Inspectors' Union Raises Concerns Regarding FAA Oversight of Airlines

PASS Testimony Before Congress Highlights FAA Culture Gone Awry

Apr 02, 2008, 01:00 ET from Professional Aviation Safety Specialists (PASS), AFL-CIO

    WASHINGTON, April 2, 2008 /PRNewswire-USNewswire/ -- Tom Brantley,
 national president of the Professional Aviation Safety Specialists, AFL-CIO
 (PASS), released the following statement regarding his upcoming testimony
 on April 3 before the House Transportation and Infrastructure Committee on
 FAA oversight of air carriers:
     "The FAA has become so focused on working well with the airlines that
 it has allowed its safety mission to suffer at times. FAA safety inspectors
 are on the front lines of enforcing aviation safety standards. Yet, on far
 too many occasions, the FAA has labeled its own safety inspectors as
 troublemakers for simply reporting violations or allowed airline management
 to demand the reassignment of an inspector trying to hold a carrier
     "The FAA has not only promoted an internal culture where safety is
 given second billing, but it has manipulated every aspect of the
 enforcement process in order to encourage and maintain a positive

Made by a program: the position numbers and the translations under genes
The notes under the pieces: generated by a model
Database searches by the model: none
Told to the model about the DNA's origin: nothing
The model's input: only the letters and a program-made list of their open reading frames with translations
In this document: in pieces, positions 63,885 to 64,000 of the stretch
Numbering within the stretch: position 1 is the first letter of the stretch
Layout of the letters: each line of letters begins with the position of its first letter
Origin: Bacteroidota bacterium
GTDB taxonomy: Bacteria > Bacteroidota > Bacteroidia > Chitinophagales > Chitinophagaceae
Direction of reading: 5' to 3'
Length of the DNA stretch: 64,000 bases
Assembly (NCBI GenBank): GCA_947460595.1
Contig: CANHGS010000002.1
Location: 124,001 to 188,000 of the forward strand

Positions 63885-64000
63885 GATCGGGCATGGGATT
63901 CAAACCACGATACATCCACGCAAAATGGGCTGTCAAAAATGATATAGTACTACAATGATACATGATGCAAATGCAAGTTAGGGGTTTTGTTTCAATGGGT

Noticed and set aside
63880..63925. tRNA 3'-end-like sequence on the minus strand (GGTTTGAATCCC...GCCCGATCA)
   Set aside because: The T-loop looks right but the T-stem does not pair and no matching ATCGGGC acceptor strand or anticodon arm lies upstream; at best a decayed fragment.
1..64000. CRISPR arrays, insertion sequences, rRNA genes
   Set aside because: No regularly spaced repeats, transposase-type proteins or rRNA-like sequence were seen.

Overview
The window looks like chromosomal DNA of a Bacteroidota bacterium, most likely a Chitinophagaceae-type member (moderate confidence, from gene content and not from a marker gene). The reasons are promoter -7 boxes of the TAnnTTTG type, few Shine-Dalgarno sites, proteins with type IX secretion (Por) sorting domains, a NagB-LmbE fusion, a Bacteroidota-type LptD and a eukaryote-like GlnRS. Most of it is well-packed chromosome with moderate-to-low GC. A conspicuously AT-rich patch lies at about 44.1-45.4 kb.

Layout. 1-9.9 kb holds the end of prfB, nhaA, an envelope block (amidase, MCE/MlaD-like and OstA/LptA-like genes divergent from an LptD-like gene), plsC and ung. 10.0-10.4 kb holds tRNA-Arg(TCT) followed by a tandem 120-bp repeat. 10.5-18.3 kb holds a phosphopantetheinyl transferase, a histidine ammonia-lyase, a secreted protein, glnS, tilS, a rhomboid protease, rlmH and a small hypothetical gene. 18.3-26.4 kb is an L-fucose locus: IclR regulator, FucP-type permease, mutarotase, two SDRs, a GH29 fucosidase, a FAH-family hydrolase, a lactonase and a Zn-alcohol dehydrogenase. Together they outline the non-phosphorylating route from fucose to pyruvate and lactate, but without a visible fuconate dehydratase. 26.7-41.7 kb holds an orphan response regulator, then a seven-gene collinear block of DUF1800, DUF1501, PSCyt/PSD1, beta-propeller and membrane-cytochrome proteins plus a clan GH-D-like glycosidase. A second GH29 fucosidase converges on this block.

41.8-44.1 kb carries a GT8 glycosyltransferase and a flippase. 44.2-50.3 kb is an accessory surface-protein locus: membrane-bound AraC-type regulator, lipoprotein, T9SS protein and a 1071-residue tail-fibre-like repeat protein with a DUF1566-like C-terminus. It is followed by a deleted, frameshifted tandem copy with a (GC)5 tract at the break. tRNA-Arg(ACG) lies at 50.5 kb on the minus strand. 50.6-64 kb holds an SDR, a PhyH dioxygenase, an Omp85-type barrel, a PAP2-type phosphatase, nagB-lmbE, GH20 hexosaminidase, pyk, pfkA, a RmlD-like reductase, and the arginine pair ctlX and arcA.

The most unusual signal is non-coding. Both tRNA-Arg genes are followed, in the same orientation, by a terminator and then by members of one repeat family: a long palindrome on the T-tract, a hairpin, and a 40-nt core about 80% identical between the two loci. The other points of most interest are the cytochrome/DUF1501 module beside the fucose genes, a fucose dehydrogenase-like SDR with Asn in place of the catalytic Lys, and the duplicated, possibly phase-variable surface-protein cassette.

relationship between the agency and the airlines. Safety inspectors are on
 the frontline protecting this country's aviation system and trust should no
 doubt be placed in their professionalism and expertise. Punishing safety
 inspectors for discovering violations or impeding them from making safety
 of the system their priority should not be tolerated.
     "Safety inspectors have been relegated to auditors who inspect more
 paperwork than airplanes, the records obviously do not tell the whole
 story. Without robust physical inspections, there is no way to know if the
 data is accurate or complete since it is provided by the airlines. Given
 the importance of safety to air travel, the FAA is in no position to rely
 solely on a data-driven system. The process must be reintegrated as a
 combination of data reporting and physical inspections. With nearly half of
 the inspector workforce eligible to retire in the next five years, the FAA
 must address severe understaffing to ensure that it can give proper
 oversight to the industry. And FAA managers should be rotated on a regular
 basis to prevent the cozy relationships that appear to be clouding
     "While the announcement last week by FAA management to create a system
 to make it harder to dismiss issues raised by inspectors is appropriate, it
 reveals an FAA culture gone awry. Even the FAA recognizes that it is not
 listening to its inspectors when it has to create new safeguards to do so."
     A copy of PASS's testimony will be available on April 3 at
     PASS represents more than 11,000 employees of the Federal Aviation
 Administration and the Department of Defense who install, maintain, support
 and certify air traffic control and national defense equipment, inspect and
 oversee the commercial and general aviation industries, develop flight
 procedures and perform quality analyses of the aviation systems. For more
 information, visit the PASS website at
     Contact: Kori Blalock Keller
     (202) 293-7277

SOURCE Professional Aviation Safety Specialists (PASS), AFL-CIO